Excessive pain during labor effects
- 0Jul 9, '13 by Kaysmom8Hello,
I was hoping to get input from some labor and delivery nurses on pain during birth. I'm researching the negative effects of pain during labor on the mother and fetus. I can't find anything that states what complications can happen if the mom has excessive fear, pain and anxiety during labor. So far I have come up with:
Cardiovascular- increased heart rate and O2 consumption can lead to decreased placental perfusion
Metabolic- physical work of labor combined with increased metabolism leads to metabolic acidosis
Respiratory- hyperventilation can lead to fetal compromise, dizzy, lightheaded and impaired thinking
Can anyone add to this or point me in the right direction, my book does a terrible job and when I search the internet there is endless articles on the disadvantages of an epidural. I think I found about 10 advantages of epidurals and that's it...
- 3Jul 9, '13 by klone, BSN, RNIt's an interesting perspective, but I think physiologically speaking ONLY, it's better for mom and infant to eschew pharmacologic pain interventions (please note I'm making a generalized statement, I know there are exceptions, and I am not saying that I am opposed to drugs during labor because I'm NOT, I just don't think that, generally speaking, there are physical detriments to a woman experiencing labor pain). The only one I can really think of is that some women have so much fear and pain that it physically prevents their bodies from relaxing enough to progress, causing labor dystocia. Also, some women who have severe cardiac issues, their bodies aren't strong enough to withstand the stress of labor, and it's recommended that she get an epidural early in the labor process.
But for the most part, labor, and the pain associated with it, is a normal biological process and women's bodies are meant to withstand it with no deleterious effects to mom or baby.
- 2Jul 10, '13 by SoldierNurse22, BSN, RN, EMT-BCheck out Ina May Gaskin's book Guide to Childbirth. She raises a lot of interesting points about women who experienced a lot of pain/didn't feel secure with their caregivers/were completely cut out of the decision-making process in the hospital. She strongly advocates good rapport and home birth if possible to put Mom in a comfortable situation in an environment she has control over. She also reviews sphincters and how a relaxed Mom usually gives birth better than a tense, unsupported Mom. It's a very interesting book.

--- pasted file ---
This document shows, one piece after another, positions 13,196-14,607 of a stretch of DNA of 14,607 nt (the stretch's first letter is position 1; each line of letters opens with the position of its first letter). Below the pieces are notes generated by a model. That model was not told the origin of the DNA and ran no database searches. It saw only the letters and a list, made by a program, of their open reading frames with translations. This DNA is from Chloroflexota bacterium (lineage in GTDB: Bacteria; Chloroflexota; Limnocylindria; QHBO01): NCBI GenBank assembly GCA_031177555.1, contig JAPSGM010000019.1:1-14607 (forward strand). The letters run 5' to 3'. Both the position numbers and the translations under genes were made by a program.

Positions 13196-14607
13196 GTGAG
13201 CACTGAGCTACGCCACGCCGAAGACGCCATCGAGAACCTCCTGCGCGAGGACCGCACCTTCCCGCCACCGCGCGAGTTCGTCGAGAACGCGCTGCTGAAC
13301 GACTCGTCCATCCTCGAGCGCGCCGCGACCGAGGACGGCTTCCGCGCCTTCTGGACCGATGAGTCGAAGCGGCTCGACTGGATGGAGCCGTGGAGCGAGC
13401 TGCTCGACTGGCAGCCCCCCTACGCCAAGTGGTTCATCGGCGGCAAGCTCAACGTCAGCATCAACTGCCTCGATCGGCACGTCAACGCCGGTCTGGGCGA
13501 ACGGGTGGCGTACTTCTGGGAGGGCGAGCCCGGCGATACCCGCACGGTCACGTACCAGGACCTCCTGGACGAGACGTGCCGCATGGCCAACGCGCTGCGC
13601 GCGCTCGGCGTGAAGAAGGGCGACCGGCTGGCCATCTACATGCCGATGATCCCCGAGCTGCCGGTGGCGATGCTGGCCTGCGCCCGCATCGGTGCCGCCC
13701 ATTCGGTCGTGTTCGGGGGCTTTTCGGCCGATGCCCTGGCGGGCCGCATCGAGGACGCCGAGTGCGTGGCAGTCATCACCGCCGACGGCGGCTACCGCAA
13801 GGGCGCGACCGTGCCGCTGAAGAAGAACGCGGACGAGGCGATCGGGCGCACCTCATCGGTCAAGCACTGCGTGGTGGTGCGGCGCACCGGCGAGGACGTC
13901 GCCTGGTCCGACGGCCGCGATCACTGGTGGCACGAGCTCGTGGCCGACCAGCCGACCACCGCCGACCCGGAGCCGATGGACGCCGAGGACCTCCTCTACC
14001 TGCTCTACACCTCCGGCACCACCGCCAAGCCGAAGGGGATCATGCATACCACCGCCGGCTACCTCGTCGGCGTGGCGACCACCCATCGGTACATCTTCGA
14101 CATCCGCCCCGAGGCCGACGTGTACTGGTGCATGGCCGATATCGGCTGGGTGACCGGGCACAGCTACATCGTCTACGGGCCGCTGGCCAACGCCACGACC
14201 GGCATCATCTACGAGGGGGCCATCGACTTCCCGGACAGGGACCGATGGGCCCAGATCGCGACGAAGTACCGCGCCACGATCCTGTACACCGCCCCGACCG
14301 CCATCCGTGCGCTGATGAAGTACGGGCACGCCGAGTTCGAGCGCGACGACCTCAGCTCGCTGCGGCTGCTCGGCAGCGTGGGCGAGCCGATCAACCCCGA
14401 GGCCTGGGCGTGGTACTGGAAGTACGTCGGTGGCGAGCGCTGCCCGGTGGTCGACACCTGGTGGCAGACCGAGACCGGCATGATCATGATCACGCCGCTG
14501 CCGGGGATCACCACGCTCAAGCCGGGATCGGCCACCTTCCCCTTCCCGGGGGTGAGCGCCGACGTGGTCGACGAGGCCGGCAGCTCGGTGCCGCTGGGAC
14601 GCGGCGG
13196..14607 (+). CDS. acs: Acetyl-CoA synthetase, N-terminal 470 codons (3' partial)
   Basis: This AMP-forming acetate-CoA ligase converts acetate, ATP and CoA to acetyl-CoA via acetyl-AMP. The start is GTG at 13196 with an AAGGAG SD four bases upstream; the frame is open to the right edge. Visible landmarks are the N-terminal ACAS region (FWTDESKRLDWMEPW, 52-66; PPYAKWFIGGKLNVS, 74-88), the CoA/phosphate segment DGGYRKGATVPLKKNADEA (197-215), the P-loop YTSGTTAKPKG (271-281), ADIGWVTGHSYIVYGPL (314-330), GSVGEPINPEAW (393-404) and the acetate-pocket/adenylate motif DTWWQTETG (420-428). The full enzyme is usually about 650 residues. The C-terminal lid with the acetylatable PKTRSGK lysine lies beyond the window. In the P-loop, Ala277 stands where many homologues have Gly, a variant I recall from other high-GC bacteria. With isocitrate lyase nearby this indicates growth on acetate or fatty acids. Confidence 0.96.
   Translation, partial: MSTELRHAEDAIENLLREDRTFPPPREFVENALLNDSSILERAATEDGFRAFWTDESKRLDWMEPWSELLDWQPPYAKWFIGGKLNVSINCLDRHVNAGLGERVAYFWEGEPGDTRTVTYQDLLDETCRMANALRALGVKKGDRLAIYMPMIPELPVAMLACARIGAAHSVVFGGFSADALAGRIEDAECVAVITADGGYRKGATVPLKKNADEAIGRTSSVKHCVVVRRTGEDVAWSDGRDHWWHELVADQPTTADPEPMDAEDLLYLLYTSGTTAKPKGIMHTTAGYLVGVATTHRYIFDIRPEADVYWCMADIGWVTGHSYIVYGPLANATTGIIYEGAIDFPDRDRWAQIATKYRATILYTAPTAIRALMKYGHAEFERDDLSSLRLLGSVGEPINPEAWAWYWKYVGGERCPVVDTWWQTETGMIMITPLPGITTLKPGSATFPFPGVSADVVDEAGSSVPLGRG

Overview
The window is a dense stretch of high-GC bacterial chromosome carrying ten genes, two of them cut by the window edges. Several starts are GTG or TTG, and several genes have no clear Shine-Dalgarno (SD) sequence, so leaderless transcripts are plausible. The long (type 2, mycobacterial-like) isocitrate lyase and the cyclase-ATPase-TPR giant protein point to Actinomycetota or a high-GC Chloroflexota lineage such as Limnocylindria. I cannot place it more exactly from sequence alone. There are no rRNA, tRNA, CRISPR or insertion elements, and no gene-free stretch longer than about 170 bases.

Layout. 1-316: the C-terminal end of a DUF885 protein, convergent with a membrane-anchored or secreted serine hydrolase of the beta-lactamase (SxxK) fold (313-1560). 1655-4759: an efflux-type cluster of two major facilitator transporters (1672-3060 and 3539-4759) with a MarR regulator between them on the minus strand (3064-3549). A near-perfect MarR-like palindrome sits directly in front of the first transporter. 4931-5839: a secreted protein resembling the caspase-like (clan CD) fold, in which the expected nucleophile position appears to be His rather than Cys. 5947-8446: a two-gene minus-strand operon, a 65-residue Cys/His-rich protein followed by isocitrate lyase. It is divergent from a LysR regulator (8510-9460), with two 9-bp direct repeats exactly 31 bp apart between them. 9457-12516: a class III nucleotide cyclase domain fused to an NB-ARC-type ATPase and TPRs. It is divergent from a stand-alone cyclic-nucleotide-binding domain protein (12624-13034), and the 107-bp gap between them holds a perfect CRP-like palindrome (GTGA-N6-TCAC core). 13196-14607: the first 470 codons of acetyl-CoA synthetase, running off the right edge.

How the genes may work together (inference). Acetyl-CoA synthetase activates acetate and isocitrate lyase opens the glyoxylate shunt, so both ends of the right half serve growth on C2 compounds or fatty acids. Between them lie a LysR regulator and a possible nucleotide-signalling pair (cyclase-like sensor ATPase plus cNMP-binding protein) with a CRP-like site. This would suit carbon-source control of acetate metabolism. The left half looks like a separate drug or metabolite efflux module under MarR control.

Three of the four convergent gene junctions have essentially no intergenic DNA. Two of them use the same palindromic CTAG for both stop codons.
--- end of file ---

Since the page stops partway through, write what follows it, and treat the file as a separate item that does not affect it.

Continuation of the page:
- 0Jul 10, '13 by SoldierNurse22, BSN, RN, EMT-BQuote from anotheroneYou made me curious.I read a nursing article before on ptsd and childbirth
Post-traumatic stress disorder (PTSD) after childbirth.
Posttraumatic stress following childbirth: A review
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Interesting quote from the 2nd article:
"Among the identified risk factors were a history of psychological problems, trait anxiety, obstetric procedures, negative aspects in staff–mother contact, feelings of loss of control over the situation, and lack of partner support."
- 2Jul 14, '13 by NurseNora[QUOTE="Kaysmom8;7423403"]Hello,
I was hoping to get input from some labor and delivery nurses on pain during birth. I'm researching the negative effects of pain during labor on the mother and fetus. I can't find anything that states what complications can happen if the mom has excessive fear, pain and anxiety during labor.
Fear, pain, and anxiety can cause a woman's body to release catecholamines which decrease uterine perfusion potentially causing fetal compromise and can also interfere with labor progress as a muscle which isn't oxygenated cannot contract well. It can even cause labor to stop for a while.
Pain relief doesn't have to start with medication or epidural. It starts with good nursing interventions such as explaining hospital routines, labor process, assisting with breathing and relaxation, getting pt up to walk, shower, tub bath, use birthing ball, etc.